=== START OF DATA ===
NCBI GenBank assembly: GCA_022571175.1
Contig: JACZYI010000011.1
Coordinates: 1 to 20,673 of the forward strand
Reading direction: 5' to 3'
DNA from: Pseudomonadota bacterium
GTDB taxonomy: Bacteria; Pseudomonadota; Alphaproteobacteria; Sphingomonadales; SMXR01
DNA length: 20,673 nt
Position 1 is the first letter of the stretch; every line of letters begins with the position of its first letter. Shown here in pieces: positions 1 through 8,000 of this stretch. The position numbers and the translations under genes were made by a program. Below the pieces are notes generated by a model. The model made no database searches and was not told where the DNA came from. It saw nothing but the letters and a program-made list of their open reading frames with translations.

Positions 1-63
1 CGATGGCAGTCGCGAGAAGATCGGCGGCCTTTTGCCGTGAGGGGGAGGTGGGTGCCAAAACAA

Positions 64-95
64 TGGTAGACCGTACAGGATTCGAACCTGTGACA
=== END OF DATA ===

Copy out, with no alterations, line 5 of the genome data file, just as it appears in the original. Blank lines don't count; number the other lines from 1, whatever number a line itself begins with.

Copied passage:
DNA from: Pseudomonadota bacterium